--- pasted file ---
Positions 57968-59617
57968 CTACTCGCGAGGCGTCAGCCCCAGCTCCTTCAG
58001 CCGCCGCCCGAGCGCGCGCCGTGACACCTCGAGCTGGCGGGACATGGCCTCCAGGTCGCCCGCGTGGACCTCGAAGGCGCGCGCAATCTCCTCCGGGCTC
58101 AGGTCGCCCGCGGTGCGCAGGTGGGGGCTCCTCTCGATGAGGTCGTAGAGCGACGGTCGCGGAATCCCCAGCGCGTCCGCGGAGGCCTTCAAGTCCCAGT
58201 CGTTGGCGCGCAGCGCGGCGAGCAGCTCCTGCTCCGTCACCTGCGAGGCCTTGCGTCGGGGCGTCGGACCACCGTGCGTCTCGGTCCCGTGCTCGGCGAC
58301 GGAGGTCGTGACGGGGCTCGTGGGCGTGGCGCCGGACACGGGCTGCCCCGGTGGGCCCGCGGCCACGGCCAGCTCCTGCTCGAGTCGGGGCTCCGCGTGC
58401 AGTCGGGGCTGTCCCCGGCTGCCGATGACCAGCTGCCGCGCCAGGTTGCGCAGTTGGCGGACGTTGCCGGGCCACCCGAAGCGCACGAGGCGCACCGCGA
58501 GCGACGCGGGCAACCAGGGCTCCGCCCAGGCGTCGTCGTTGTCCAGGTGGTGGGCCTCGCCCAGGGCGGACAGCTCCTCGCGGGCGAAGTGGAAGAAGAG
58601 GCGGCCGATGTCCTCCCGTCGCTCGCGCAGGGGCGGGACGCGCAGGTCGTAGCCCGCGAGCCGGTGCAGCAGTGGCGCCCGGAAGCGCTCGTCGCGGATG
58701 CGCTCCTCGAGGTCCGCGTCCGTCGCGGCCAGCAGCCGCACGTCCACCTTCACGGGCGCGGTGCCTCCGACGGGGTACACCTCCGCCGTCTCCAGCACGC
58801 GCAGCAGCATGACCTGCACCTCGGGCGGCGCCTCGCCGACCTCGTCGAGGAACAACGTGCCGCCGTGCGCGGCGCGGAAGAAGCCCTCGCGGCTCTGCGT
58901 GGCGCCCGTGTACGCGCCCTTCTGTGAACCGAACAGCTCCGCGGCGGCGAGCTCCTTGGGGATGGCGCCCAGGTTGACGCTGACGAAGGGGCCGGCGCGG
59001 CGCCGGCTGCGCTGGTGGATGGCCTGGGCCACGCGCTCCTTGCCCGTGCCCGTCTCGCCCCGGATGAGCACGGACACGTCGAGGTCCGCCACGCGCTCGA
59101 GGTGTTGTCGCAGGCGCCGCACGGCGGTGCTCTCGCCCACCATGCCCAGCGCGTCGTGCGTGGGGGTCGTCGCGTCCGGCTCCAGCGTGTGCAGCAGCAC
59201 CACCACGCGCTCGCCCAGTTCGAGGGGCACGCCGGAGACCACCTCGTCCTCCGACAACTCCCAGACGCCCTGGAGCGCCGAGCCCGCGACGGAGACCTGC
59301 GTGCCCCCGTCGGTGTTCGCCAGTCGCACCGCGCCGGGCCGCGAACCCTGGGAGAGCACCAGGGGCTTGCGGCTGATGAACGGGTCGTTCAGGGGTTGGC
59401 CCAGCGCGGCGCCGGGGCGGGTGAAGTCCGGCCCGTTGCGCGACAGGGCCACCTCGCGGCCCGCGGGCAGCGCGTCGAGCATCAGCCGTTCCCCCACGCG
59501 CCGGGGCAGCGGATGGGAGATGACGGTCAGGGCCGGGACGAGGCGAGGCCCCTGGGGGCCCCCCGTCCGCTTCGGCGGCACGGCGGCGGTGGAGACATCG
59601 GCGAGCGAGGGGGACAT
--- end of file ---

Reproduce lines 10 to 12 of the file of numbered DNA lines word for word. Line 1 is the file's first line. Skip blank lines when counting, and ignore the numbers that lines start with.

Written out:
58701 CGCTCCTCGAGGTCCGCGTCCGTCGCGGCCAGCAGCCGCACGTCCACCTTCACGGGCGCGGTGCCTCCGACGGGGTACACCTCCGCCGTCTCCAGCACGC
58801 GCAGCAGCATGACCTGCACCTCGGGCGGCGCCTCGCCGACCTCGTCGAGGAACAACGTGCCGCCGTGCGCGGCGCGGAAGAAGCCCTCGCGGCTCTGCGT
58901 GGCGCCCGTGTACGCGCCCTTCTGTGAACCGAACAGCTCCGCGGCGGCGAGCTCCTTGGGGATGGCGCCCAGGTTGACGCTGACGAAGGGGCCGGCGCGG